The Blake Project, the brand consultancy behind Branding Strategy Insider, delivers interactive brand education workshops and keynote speeches designed to align marketers on essential concepts in brand management and empower them to release the full potential of the brands they manage.
Just as businesses rely on their brand recognition and public perception to help improve commercial success, a country’s reputation and global image is a reflection of the strength of its “brand.”
In recent years, while other countries brands have drastically improved, America’s brand has declined. A recent study shows America’s brand index as ranking 7th among all other major, developed nations. In order to improve its global brand recognition, what America needs is an objective audit of “brand America” and new focus on reestablishing the authenticity of the American Promise.
Following the widely accepted principles of what makes a brand strong, brand America must adhere to the same foundational pillars: being relevant and meaningful to a strategic target audience; being competitive and as attractive a solution to meeting the need as alternative options; and being authentic while delivering the expectation set.
A Brand Must be Relevant
The relevancy of brand America is without question. The promise of brand America speaks loudly to the human desire for exerting some control over personal destiny.
Since its inception, the brand America promise has been the opportunity for the pursuit of life, liberty and happiness. Brand America has come to represent a location where anybody has the chance to self-manage his or her destiny, and in the process be rewarded for both hard work and the courage to take smart risks. There are countless examples of entrepreneurs achieving remarkable success based on ingenuity, passion and effort.
“Rags to riches” is the cliché most commonly used to describe the success of Americans, and has served to inspire people around the world to change their destiny. It promises life in America will provide the opportunity needed to achieve their full personal potential.
A Brand Must be Competitive
When compared to other countries on a global scale, the attractiveness of the brand America promise remains strong. More than 1,000,000 immigrants “buy” the promise each year. They are motivated to seek a new life in this country. These immigrants bring optimism, passion and a profound belief that America is the place to raise their children and generations of grandchildren.
A Brand Must be Authentic
As attractive as the America’s brand promise may appear, the country is struggling to truly deliver on the authenticity of its promise. As an example, the current economic challenge is driven, in part, from rewarding transactions that generated no real value and required no real effort. In retrospect, this behavior appears to be in direct conflict with the brand America promise. Earnings without effort and risk-taking without accountability are in stark contrast with the world interpretation of the brand America promise.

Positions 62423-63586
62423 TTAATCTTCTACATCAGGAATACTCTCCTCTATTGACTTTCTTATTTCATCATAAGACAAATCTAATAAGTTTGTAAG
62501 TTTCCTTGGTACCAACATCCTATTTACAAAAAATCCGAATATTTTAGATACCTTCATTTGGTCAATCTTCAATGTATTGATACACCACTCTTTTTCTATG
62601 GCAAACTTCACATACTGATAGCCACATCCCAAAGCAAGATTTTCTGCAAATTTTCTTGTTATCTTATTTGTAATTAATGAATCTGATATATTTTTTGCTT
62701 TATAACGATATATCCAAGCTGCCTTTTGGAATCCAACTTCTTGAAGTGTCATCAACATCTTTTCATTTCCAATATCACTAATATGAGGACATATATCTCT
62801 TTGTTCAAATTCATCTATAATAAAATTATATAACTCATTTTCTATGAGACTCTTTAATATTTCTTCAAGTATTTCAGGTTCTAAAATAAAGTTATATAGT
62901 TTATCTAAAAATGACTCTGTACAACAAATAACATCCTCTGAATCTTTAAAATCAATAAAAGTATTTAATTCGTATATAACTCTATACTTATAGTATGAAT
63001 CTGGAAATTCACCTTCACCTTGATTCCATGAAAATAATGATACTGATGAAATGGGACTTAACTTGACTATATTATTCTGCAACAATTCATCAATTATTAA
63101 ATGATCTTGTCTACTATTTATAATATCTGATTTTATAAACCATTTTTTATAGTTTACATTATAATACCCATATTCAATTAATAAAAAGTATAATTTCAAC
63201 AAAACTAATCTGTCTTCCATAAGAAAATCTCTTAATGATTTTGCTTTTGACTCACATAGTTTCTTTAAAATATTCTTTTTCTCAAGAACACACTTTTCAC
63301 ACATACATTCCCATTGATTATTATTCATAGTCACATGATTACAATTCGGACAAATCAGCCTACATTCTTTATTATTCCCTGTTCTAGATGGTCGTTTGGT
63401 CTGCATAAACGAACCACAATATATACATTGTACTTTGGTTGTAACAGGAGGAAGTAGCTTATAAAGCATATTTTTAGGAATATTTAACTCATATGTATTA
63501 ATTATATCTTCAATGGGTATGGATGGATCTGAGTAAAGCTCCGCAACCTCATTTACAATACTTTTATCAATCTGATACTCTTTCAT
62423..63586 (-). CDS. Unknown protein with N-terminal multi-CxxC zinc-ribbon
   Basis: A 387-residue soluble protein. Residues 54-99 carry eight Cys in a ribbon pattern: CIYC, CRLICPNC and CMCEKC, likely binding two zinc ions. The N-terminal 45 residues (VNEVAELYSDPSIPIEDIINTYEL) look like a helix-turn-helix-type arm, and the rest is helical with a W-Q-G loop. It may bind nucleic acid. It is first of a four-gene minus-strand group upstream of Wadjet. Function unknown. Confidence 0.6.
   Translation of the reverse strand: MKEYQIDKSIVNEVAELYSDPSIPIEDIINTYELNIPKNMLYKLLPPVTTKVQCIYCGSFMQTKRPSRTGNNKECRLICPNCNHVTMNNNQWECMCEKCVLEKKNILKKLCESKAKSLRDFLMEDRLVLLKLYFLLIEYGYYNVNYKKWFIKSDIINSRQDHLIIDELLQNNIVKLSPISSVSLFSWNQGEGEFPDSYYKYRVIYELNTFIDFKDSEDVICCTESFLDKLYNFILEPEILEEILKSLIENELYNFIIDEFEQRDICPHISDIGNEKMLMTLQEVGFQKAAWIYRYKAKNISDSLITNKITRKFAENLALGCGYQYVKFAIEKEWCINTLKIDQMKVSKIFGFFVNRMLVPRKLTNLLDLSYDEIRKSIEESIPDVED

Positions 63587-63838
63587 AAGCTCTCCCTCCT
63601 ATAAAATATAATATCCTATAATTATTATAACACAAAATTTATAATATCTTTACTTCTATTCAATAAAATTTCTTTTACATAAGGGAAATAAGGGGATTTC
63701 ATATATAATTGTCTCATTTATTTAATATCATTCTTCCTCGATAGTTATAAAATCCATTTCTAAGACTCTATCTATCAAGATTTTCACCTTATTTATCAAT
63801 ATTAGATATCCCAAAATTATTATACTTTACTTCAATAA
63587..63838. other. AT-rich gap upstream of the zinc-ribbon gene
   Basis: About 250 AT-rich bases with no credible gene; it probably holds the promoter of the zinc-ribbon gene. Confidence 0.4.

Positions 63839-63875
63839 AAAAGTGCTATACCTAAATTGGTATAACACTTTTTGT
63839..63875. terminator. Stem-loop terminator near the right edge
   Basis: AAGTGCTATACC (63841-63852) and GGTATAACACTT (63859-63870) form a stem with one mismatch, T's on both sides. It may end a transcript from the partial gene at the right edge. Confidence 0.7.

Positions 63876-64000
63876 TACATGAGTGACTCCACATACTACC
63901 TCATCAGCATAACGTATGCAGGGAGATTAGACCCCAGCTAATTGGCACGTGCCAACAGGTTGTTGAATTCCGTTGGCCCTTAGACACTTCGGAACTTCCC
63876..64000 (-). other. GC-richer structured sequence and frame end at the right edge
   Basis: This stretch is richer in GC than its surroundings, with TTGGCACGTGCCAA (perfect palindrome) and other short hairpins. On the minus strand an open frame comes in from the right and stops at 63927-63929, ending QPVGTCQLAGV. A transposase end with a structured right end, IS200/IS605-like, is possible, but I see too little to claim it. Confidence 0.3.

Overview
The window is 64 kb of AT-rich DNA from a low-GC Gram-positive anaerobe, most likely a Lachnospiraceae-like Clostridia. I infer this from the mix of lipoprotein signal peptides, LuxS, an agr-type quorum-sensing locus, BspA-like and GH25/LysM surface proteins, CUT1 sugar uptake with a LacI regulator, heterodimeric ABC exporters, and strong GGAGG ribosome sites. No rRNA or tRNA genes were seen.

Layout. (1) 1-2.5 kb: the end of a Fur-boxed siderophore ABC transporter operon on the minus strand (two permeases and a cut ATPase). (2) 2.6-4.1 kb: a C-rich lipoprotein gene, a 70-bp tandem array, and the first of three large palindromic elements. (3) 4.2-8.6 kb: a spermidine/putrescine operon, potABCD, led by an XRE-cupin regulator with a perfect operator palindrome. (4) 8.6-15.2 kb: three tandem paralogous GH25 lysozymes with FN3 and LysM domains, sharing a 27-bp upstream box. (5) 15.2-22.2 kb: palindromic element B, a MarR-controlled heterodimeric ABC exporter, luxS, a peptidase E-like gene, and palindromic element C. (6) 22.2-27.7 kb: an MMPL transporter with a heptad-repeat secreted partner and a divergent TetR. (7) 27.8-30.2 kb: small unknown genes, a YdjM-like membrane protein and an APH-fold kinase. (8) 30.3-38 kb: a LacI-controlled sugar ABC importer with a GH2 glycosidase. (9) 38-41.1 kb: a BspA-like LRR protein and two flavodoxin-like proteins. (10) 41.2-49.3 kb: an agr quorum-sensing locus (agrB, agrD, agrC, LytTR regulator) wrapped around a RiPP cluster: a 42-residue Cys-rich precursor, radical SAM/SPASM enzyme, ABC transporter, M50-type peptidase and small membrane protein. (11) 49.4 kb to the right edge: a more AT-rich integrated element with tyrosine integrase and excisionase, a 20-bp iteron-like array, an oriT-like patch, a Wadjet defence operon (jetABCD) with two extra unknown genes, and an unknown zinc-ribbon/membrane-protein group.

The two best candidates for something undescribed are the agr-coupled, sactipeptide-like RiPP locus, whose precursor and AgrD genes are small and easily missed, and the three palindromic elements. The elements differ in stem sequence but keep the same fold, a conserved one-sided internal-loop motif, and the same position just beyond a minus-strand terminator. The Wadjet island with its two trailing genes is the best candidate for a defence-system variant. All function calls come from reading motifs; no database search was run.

This current crisis is not the only example of failing to walk the talk. There has been a measurable decline in America’s brand strength worldwide. Every behavior, policy and practice that is inconsistent with the core promise that success comes from hard work, ingenuity and smart risk tarnishes brand America.
Looking forward, it is naive to think that the strength of brand America can be restored by talking our way out of a position we behaved our way into. Authenticity is about ensuring the brand America promise is delivered day in and day out. Public policy and practice should be evaluated to assess the impact on the strength of brand America. While not the only consideration, the impact (positive or negative) should be understood and weighed as part of the overall risk/benefit review.
America needs to restore the authenticity and consistency of its brand promise. Failure to do so will ultimately result in a decline in both America’s brand relevance and its ability to compete globally, which will be extremely difficult to reverse.
Contributed by: Ed Burghard, Harley Procter Marketer, Procter & Gamble/Executive Director, Ohio Business Development Coalition
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